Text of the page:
No one said that leaving the EU was going to be easy, but was it meant to be this embarrassing? In yet another blunder for the government, a leaked document has stated that Brexit would leave the UK worse off under three possible scenarios: a fully-fledged trade deal, access to the single market and no deal at all. 

The leaked government document which analysed the economic impact of Brexit, entitled: EU Exit Analysis – Cross Whitehall Briefing, and drawn up for the Department for Exiting the EU, suggests that almost every part of the economy would suffer. 

The analysis which was sent across to Buzzfeed, states that national income would be 8% lower under a no deal scenario, nearly 5% lower with a free trade deal with the EU, and about 2% lower with a soft Brexit alternative of single market membership over the next 15 years. The analysis also states that every UK region would also be affected by the three scenarios, with the North East, the West Midlands and Northern Ireland facing the biggest losses in economic performance. 

The document goes on to suggest that chemicals, clothing, manufacturing, food and drink, car and retail sectors would be the hardest hit sectors across the regions. 

According to Buzzfeed, the leaked document assumes that all scenarios will be concluded with a trade deal with the US, which would contribute 0.2% of the UK’s GDP in the long term. Other trade deals with non-EU countries such as India, China, Australia, the Middle East and Southeast Asian countries would benefit GDP by up to 0.4% in the long term. 

There have been calls from the Remainer camp for the government to release the full analysis to the public, however they have refused to comment about publishing the information, as it would undermine Britain’s negotiating position, because it confirms that remaining in the single market would cause the least amount of economic damage. Prime minister Theresa May is looking to negotiate a deal between a traditional free trade agreement and a Norway-style market deal. This is, however, bespoke so there’s no modelling for the outcome.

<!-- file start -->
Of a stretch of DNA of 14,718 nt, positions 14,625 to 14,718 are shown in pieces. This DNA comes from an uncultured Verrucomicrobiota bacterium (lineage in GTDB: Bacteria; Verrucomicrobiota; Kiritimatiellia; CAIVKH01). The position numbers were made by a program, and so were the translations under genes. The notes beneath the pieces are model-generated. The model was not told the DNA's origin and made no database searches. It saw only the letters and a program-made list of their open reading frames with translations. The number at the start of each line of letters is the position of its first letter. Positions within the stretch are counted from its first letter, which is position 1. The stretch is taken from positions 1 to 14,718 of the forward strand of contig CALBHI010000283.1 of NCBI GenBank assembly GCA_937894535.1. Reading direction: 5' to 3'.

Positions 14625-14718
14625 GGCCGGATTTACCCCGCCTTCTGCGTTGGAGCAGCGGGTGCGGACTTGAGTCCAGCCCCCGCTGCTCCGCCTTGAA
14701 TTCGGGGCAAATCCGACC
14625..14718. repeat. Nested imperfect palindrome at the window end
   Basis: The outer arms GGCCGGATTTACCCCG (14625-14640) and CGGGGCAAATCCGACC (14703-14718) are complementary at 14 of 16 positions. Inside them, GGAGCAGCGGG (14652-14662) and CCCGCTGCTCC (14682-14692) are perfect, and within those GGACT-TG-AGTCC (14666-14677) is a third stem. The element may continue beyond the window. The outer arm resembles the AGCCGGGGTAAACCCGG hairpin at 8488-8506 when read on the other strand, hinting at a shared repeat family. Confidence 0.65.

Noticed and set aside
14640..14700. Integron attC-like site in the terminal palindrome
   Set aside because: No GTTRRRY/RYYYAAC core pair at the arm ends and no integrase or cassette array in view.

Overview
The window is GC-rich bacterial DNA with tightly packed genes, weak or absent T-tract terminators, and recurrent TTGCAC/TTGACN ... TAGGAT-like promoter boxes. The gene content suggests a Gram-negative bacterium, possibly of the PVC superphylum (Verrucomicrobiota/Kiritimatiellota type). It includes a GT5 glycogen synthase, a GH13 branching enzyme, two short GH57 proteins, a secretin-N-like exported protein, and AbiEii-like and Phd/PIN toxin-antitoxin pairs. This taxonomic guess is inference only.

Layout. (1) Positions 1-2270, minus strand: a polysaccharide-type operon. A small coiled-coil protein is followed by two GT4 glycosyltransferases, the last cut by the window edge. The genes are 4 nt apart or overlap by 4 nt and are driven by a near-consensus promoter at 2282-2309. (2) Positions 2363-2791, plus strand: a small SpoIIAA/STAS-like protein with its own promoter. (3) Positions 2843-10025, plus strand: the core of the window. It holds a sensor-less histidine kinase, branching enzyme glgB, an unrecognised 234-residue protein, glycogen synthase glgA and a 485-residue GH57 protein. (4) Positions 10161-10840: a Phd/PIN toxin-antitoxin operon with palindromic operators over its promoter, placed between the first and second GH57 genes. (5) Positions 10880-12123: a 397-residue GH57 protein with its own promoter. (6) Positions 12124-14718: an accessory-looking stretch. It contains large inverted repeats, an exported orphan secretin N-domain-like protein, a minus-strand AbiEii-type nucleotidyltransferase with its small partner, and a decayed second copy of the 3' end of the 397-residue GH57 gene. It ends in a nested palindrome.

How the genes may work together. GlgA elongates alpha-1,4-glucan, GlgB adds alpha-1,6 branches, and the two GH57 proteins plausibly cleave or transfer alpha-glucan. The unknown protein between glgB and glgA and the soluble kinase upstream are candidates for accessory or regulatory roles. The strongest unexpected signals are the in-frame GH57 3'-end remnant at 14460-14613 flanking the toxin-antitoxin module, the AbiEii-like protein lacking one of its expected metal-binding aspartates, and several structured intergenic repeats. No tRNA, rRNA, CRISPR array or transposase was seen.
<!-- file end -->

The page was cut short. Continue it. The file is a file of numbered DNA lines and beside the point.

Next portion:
A government spokesperson said: “We have been clear that we are not prepared to provide a running commentary on any aspect of this ongoing internal work and that ministers have a duty not to publish anything that could risk exposing our negotiating position.” 

As expected, the Leave EU camp remain optimistic, despite this latest blunder. Former Conservative party leader and member of the Leave campaign, Iain Duncan-Smith, told BBC Radio 4’s Today programme that the analysis should be taken “with a pinch of salt” and that the timing of the leak was “highly suspicious.” 

“I would observe that almost every single forecast coming from government, and most of the international organisations, have been completely wrong. You know, the IMF have been wrong,” he said. “It was forecast for example that if we voted to leave we’d have half a million job losses, the economy itself would be close to a crash, and that we would all suffer, and in fact, none of that’s come true.” 

Despite the government’s reluctance to publish the leaked analysis in its entirety, calls for it to be published still persist. Labour MP Chris Leslie and supporter of the Open Britain group campaigning against a hard Brexit has called for the full report to be released to the public. “It’s little wonder the government has repeatedly refused to publish any serious Brexit analysis,” he said. “Their own impact assessments underline what has long been obvious, that their reckless plan to crash out of the single market and the customs union will leave us all much worse off. There is no mandate for this hard and destructive Brexit. No one voted to make themselves or their families worse off.”

Another Remainer, Eloise Todd, the chief executive of anti-Brexit organisation Best for Britain, said: “According to the government’s secret analysis, even the softest Brexit scenario will mean a 2% hit to growth.

“Almost every community, region and sector of the economy included in the analysis would be negatively impacted. The case for or against Brexit should be about more than balance sheets, but it’s painfully clear that the numbers are a gloomy part of the story. And behind these numbers are thousands of jobs, businesses and homes that are at risk.

“The government are calling this document embarrassing but it’s more than that. It is a colossal act of economic self-harm, written down clearly, in black and white. We are reading about an economy facing the abyss.”

The full analysis will be shared by ministers within the next couple of weeks, which also acknowledges the risk to London’s status as a financial centre: with the EU stating that the City will not be covered by any free trade agreement. In response, Mayor of London Sadiq Khan said that the leak showed the need for the government to “urgently change course” and make staying in the single market and customs union its top priority.